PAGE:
Confederacy_of_Heterogeneous_Software.pdf
Karim R. Lakhani and Meredith L. Liu. 2012. Innovation at Charlotte-Mecklenburg Schools. Harvard Business School Case. Harvard Business School. Publisher's VersionAbstract

Following its 2011 win of the Broad Prize, the most prestigious award available for urban school districts, Charlotte-Mecklenburg Schools must hire a new superintendent. This case examines the context of a large urban public school district and how its Board of Education and superintendent were able to create an environment that successfully fostered innovation, using a variety of tools including policy, structure, tools, and culture. It explores the particular constraints and barriers of public education and how the district leadership navigated them. Covers issues such as the resistance to innovation in the public sector, the importance of leadership in building a culture of innovation, the use of autonomy and accountability to encourage individual creativity, the difficulty of managing multiple stakeholders, and the challenge of sustaining improvements over changes in leadership.

Kevin J. Boudreau. 2012. “Let a Thousand Flowers Bloom? An Early Look at Large Numbers of Software App Developers and Patterns of Innovation.” Organization Science, 23, 5, Pp. 1409-1427. Publisher's VersionAbstract

In this paper, I study the effect of adding large numbers of producers of application software programs (“apps”) to leading handheld computer platforms, from 1999 to 2004. To isolate causal effects, I exploit changes in the software labor market. Consistent with past theory, I find a tight link between the number of producers on platform and the number of software varieties that were generated. The patterns indicate the link is closely related to the diversity and distinct specializations of producers. Also highlighting the role of heterogeneity and nonrandom entry and sorting, later cohorts generated less compelling software than earlier cohorts. Adding producers to a platform also shaped investment incentives in ways that were consistent with a tension between network effects and competitive crowding, alternately increasing or decreasing innovation incentives depending on whether apps were differentiated or close substitutes. The crowding of similar apps dominated in this case; the average effect of adding producers on innovation incentives was negative. Overall, adding large numbers of producers led innovation to become more dependent on population-level diversity, variation, and experimentation —while drawing less on the heroic efforts of any one individual innovator.

Karim R. Lakhani, Anne-Laure Fayard, Natalia Levina, and Stephanie Healy Pokrywa. 2012. OpenIDEO. Harvard Business School Case. Harvard Business School. Publisher's VersionAbstract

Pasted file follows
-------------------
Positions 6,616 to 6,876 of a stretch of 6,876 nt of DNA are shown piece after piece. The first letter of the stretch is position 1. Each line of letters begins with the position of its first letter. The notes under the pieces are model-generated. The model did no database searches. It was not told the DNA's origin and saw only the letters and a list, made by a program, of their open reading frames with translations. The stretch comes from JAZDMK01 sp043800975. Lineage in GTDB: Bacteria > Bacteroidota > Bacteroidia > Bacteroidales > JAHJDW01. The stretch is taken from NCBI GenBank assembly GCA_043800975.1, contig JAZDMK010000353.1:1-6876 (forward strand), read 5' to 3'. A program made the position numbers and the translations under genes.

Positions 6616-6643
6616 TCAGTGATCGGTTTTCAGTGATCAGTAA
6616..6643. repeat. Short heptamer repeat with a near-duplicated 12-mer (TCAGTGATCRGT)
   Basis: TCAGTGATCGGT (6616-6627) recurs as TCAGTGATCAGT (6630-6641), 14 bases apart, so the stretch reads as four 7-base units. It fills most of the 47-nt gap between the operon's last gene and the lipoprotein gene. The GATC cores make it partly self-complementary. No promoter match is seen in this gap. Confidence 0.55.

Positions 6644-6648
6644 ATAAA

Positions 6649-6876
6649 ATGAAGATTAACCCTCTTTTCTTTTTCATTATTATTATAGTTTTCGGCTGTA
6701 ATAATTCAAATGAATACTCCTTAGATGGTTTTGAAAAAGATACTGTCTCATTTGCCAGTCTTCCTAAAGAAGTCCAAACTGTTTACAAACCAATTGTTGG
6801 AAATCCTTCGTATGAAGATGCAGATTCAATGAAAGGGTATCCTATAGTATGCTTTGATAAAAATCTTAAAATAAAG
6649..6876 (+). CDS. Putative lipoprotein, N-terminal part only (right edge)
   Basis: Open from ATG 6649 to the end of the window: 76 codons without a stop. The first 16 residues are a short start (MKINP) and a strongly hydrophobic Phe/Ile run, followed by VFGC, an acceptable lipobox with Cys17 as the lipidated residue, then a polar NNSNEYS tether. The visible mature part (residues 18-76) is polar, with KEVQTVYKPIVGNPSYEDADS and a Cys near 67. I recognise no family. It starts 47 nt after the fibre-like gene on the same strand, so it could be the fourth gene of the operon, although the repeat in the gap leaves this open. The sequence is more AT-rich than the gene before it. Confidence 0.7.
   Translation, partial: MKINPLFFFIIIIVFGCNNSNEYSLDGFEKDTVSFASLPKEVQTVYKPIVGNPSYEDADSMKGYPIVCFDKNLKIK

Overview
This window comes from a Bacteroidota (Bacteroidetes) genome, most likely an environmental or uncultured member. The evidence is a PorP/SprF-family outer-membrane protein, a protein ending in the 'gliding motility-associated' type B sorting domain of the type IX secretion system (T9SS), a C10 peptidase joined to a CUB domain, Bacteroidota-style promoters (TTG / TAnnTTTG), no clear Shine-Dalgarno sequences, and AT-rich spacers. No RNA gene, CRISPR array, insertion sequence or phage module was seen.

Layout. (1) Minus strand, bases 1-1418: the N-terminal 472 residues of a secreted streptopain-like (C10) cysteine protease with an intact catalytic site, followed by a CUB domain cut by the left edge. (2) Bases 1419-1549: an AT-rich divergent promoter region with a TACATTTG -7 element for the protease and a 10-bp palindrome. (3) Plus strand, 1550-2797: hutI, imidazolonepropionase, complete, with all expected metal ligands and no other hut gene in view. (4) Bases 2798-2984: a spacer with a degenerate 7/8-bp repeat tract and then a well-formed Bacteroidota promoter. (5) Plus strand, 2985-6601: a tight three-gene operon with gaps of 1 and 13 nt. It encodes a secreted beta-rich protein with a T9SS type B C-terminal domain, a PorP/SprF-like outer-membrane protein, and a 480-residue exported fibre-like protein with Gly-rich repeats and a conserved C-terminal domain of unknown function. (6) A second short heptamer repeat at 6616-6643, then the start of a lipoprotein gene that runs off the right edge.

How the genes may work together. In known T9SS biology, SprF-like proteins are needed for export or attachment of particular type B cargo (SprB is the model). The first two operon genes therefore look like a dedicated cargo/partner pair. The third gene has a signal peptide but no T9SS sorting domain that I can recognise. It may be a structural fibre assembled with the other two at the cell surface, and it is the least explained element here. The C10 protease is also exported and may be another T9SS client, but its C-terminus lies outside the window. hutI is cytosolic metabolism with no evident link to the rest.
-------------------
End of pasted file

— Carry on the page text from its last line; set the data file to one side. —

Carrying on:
The case describes OpenIDEO, an online offshoot of IDEO, one of the world's leading product design firms. OpenIDEO leverages IDEO's innovative design process and an online community to create solutions for social issues. Emphasis is placed on comparing the IDEO and OpenIDEO processes using real-world project examples. For IDEO this includes the redesign of Air New Zealand's long haul flights. For OpenIDEO this includes increasing bone marrow donor registrations and improving personal sanitation in Ghana. In addition, the importance of fostering a collaborative online environment is explored.

2011
Kevin J. Boudreau, Nicola Lacetera, and Karim R. Lakhani. 2011. “Incentives and Problem Uncertainty in Innovation Contests: An Empirical Analysis.” Management Science, 57, 5, Pp. 843-863. Publisher's VersionAbstract

Contests are a historically important and increasingly popular mechanism for encouraging innovation. A central concern in designing innovation contests is how many competitors to admit. Using a unique data set of 9,661 software contests, we provide evidence of two coexisting and opposing forces that operate when the number of competitors increases. Greater rivalry reduces the incentives of all competitors in a contest to exert effort and make investments. At the same time, adding competitors increases the likelihood that at least one competitor will find an extreme-value solution. We show that the effort-reducing effect of greater rivalry dominates for less uncertain problems, whereas the effect on the extreme value prevails for more uncertain problems. Adding competitors thus systematically increases overall contest performance for high-uncertainty problems. We also find that higher uncertainty reduces the negative effect of added competitors on incentives. Thus, uncertainty and the nature of the problem should be explicitly considered in the design of innovation tournaments. We explore the implications of our findings for the theory and practice of innovation contests.

Karim R. Lakhani. 2011. InnoCentive.com (A) (TN). Harvard Business School Teaching Notes. Harvard Business School. Publisher's VersionAbstract

Teaching Note for HBS Case 608-170

InnoCentive.com, a firm connecting R&D labs of large organizations to diverse external solvers through innovation contests, has to decide if it will enable collaboration in its community. Case covers the basics of a distributed innovation system works and the advantages of having external R&D. Links how concepts of open source are applied to a non-software setting. Describes the rationale for participation by solvers in innovation contests and the benefits that accrue to firms. Raises the issue if a community can be shifted to collaboration when competition was the basis of prior interaction.